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Math Help - limit of ln

  1. #1
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    limit of ln

    What is the limit as x approaches a for, (ln(x)-ln(a))/(x-a)
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  2. #2
    Senior Member MaxJasper's Avatar
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    Lightbulb Re: limit of ln

    \lim_{x\to a} \, \frac{\log (x)-\log (a)}{x-a}=1
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  3. #3
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    Re: limit of ln

    Isn't that the definition of the derivative of \log{x} at x=a? So it would be 1/a.
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  4. #4
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    Re: limit of ln

    Quote Originally Posted by calman View Post
    What is the limit as x approaches a for, (ln(x)-ln(a))/(x-a)
    As Hollywood posted, they want you to see that it's the derivative of f(x) = ln(x) at x = a, and so is 1/a. I've usually seen that done by defining the natural log as an integral, and then taking its derivative using the Fundamental Theorem of Calculus.

    However, if you only know about the derivative of e^x, and have ln(x) defined as its inverse, you could do this:

    Let f(x) = e^x. Since f^{-1}(f(x)) = x \ \forall x \in \mathbb{R}, take derivatives to get (f^{-1})'(f(x))(f'(x)) = 1 \ \forall x \in \mathbb{R}.

    Since f(x) = e^x, that reads (f^{-1})'(f(x)) = 1/f(x) \ \forall x \in \mathbb{R}, so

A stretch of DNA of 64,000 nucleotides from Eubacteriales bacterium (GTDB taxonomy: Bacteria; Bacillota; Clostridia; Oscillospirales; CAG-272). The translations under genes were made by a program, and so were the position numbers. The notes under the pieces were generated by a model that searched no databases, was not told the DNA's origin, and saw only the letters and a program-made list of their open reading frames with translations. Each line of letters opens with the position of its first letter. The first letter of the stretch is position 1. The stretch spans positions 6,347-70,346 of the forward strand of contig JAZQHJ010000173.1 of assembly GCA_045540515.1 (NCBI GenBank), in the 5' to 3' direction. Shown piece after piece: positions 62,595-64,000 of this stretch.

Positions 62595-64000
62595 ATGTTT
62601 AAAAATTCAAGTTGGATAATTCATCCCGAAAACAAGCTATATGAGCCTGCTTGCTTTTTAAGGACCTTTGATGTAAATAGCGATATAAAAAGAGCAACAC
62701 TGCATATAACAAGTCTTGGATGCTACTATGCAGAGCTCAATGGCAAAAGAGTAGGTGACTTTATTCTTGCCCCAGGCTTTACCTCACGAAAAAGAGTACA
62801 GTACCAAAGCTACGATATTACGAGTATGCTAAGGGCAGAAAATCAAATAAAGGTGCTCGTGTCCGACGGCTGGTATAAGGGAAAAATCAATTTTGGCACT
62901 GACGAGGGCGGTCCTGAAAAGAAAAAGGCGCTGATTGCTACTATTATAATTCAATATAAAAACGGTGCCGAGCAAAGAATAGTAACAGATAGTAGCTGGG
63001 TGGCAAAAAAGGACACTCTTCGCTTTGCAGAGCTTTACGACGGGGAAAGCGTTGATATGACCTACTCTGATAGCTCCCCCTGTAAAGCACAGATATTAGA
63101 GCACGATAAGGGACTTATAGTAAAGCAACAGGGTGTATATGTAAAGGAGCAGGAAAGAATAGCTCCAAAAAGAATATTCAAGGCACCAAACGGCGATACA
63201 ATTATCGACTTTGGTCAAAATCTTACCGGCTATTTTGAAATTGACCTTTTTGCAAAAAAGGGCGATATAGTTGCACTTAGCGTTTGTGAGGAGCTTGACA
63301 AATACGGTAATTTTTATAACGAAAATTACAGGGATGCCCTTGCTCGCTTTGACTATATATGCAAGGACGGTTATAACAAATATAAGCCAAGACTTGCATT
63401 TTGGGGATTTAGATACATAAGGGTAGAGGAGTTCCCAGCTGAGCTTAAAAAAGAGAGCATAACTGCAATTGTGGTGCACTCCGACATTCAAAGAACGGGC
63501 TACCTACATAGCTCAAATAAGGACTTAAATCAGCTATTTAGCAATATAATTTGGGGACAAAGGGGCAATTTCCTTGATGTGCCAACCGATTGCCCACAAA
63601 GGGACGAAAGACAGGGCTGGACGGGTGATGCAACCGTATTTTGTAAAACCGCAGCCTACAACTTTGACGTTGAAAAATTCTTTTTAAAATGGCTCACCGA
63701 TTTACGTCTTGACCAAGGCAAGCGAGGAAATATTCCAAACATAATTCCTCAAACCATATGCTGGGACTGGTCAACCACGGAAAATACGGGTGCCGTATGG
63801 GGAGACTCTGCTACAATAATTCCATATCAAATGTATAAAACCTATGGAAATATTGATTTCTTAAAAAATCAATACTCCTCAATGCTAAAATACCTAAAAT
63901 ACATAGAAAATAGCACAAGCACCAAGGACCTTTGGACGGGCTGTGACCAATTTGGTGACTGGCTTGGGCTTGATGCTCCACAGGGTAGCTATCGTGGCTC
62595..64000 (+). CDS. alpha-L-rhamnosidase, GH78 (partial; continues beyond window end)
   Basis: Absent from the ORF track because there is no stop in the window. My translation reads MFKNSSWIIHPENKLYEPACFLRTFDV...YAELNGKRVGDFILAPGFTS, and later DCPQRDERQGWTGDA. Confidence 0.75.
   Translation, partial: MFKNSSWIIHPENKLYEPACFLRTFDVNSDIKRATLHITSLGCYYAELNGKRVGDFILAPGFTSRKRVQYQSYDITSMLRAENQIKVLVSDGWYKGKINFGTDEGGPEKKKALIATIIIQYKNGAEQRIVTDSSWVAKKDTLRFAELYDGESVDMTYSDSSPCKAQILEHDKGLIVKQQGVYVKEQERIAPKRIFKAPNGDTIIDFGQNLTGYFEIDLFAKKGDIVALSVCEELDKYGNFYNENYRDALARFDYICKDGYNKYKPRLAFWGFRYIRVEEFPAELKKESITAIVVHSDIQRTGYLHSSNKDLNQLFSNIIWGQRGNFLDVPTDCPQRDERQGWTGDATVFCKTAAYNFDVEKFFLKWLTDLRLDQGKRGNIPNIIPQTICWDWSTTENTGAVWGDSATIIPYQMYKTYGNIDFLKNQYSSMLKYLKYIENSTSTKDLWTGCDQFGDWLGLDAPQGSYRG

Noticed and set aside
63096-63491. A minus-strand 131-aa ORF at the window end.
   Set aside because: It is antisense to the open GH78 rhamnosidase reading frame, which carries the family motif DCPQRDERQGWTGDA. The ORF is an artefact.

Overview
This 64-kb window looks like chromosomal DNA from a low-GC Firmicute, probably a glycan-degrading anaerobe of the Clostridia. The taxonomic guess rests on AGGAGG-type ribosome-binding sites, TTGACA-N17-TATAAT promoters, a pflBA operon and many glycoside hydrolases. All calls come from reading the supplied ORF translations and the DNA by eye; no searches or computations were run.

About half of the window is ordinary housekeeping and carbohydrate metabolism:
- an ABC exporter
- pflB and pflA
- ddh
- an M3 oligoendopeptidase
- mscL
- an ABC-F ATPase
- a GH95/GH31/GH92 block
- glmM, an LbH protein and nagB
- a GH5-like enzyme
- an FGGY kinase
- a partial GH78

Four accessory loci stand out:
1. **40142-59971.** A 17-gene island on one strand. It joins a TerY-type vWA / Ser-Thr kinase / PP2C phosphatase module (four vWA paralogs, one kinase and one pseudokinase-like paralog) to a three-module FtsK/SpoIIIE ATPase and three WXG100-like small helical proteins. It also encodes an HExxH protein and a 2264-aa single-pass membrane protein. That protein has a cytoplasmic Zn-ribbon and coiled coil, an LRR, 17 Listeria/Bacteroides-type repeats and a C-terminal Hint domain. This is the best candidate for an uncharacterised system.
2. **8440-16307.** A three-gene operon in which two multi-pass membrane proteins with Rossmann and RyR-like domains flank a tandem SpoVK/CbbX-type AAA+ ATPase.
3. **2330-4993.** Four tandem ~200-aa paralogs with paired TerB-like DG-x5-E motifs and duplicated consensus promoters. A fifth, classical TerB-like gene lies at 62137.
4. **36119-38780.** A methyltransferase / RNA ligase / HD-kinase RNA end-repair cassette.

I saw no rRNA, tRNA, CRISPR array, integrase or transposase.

(f^{-1})'(e^x) = 1/(e^x) \ \forall x \in \mathbb{R}, so, since the image of f is all positive reals, have

    (f^{-1})'(t) = 1/t \ \forall t> 0, t \in \mathbb{R}.

    Also, could do this:

    \lim_{x \to a} \frac{ln(x)-ln(a)}{x-a} = \lim_{x \to a} \frac{ln(x/a)}{a\left(\frac{x}{a}-1\right)}

    = \frac{1}{a} \ \lim_{x \to a} \frac{ln(x/a)}{\frac{x}{a}-1} = \frac{1}{a} \ \lim_{t \to 1} \frac{ln(t)}{t-1}

    =(substituting t = e^s) \frac{1}{a} \ \lim_{s \to 0} \frac{ln(e^s)}{e^s-1} = \frac{1}{a} \ \lim_{s \to 0} \frac{s}{e^s-1}

    = \frac{1}{a} \ \lim_{s \to 0} \frac{1}{\frac{e^s-1}{s}} = \frac{1}{a} \ \frac{1}{\lim_{s \to 0} \frac{e^s-1}{s}}

    = \frac{1}{a} \ \frac{1}{1} = \frac{1}{a}
    Last edited by johnsomeone; October 8th 2012 at 12:51 PM.
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  5. #5
    Senior Member MaxJasper's Avatar
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    Re: limit of ln

    Sorry folks, /a was dropped during Latex editing!
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